One of the following commands must be given:
List all components. This is the default command used if none is specified.
List all available backend programs and test whether they are runnable.
List all options of the component component.
Change the options of the component component.
Check the options for the component component.
Update all configuration files with values taken from the global configuration file (usually /etc/gnupg/gpgconf.conf).
Lists the directories used by
gpgconf. One directory is
listed per line, and each line consists of a colon-separated list where
the first field names the directory type (for example
and the second field contains the percent-escaped directory. Although
they are not directories, the socket file names used by
dirmngr are printed as well. Note
that the socket file names and the
homedir lines are the default
names and they may be overridden by command line switches.
List the global configuration file in a colon separated format. If filename is given, check that file instead.
Run a syntax check on the global configuration file. If filename is given, check that file instead.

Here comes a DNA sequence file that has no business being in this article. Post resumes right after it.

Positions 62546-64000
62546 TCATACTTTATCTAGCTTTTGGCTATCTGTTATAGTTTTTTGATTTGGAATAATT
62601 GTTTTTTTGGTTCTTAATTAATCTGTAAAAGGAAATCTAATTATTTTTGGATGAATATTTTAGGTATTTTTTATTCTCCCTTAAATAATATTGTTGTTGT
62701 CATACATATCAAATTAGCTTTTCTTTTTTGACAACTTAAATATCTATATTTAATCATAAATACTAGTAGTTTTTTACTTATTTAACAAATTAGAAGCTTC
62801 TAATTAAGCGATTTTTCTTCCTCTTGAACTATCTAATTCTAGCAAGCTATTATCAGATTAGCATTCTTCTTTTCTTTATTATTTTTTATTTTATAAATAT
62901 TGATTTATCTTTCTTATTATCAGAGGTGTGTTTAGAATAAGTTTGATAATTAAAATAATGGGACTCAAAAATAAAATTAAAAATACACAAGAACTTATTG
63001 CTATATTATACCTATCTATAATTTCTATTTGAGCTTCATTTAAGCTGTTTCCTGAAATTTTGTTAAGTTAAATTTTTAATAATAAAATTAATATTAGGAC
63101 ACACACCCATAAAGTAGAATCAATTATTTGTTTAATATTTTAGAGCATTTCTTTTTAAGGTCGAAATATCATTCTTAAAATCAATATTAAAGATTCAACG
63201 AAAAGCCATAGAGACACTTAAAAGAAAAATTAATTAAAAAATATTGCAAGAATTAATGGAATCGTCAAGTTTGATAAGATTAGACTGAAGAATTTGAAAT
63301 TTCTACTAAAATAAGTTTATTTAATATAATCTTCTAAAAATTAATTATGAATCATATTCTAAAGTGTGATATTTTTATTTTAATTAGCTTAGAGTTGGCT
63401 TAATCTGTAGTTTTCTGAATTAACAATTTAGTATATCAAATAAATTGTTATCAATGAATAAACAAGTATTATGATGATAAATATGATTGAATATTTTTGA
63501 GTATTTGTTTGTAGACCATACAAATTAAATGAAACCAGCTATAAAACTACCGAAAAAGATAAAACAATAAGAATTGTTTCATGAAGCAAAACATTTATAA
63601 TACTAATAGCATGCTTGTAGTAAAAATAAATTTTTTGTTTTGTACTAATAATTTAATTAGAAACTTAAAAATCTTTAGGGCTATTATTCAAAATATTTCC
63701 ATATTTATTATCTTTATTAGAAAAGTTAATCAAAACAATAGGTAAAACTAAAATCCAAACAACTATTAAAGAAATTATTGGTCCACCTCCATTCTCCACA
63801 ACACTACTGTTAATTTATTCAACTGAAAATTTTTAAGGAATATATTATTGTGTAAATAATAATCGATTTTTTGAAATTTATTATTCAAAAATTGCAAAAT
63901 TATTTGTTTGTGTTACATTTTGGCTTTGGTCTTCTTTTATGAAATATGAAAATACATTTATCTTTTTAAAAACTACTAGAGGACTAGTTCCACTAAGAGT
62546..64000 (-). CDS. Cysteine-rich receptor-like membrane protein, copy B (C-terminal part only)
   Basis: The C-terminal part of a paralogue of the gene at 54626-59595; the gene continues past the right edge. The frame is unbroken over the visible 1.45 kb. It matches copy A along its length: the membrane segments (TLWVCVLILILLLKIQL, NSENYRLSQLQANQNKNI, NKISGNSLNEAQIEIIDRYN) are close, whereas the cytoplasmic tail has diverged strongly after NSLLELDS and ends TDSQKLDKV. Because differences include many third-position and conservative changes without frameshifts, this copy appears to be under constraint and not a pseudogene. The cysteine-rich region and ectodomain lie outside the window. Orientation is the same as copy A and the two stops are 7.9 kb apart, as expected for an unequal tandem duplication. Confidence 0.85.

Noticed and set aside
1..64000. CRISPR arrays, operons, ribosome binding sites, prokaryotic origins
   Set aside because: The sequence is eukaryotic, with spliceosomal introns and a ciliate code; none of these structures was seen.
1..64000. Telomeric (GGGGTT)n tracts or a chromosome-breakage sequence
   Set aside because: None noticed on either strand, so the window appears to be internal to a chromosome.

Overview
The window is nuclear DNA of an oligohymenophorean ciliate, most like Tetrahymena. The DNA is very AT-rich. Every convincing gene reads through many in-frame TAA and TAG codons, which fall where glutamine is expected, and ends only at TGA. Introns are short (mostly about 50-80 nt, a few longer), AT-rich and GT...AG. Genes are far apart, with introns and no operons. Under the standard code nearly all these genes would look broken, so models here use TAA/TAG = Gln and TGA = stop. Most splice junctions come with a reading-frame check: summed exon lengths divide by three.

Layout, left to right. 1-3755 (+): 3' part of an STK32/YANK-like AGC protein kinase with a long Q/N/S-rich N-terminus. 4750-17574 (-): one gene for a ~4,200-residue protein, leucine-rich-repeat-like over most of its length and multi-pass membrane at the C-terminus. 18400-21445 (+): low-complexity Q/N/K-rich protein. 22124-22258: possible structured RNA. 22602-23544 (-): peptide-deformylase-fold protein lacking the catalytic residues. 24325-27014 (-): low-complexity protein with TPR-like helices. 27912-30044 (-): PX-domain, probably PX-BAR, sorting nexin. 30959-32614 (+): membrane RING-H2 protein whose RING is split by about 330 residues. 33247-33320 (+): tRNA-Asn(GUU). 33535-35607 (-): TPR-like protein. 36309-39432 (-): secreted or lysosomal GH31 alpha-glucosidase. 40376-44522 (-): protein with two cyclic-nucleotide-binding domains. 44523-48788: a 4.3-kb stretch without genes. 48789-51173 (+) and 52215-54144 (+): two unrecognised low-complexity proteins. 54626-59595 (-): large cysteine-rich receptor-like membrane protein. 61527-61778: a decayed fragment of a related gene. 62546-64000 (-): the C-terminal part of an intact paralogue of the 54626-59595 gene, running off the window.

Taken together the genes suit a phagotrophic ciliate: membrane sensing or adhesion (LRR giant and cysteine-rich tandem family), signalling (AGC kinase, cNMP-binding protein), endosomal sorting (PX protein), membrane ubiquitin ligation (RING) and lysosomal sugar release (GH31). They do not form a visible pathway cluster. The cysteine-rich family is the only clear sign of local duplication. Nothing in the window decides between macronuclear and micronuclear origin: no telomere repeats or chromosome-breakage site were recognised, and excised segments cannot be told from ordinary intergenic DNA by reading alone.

Reload all or the given component. This is basically the same as sending a SIGHUP to the component. Components which don’t support reloading are ignored.
If the component is not already running, start it.
component must be a daemon. This is in general not required
because the system starts these daemons as needed. However, external
software making direct use of
may use this command to ensure that they are started.
Kill the given component. Components which support killing are gpg-agent and scdaemon. Components which don’t support reloading are ignored. Note that as of now reload and kill have the same effect for scdaemon.
The following options may be used:
Write output to file. Default is to write to stdout.
Outputs additional information while running. Specifically, this extends numerical field values by human-readable descriptions.
Try to be as quiet as possible.
Do not actually change anything. This is currently only implemented
--change-options and can be used for testing purposes.
Only used together with
--change-options. If one of the
modified options can be changed in a running daemon process, signal
the running daemon to ask it to reparse its configuration file after
This means that the changes will take effect at run-time, as far as this is possible. Otherwise, they will take effect at the next start of the respective backend programs.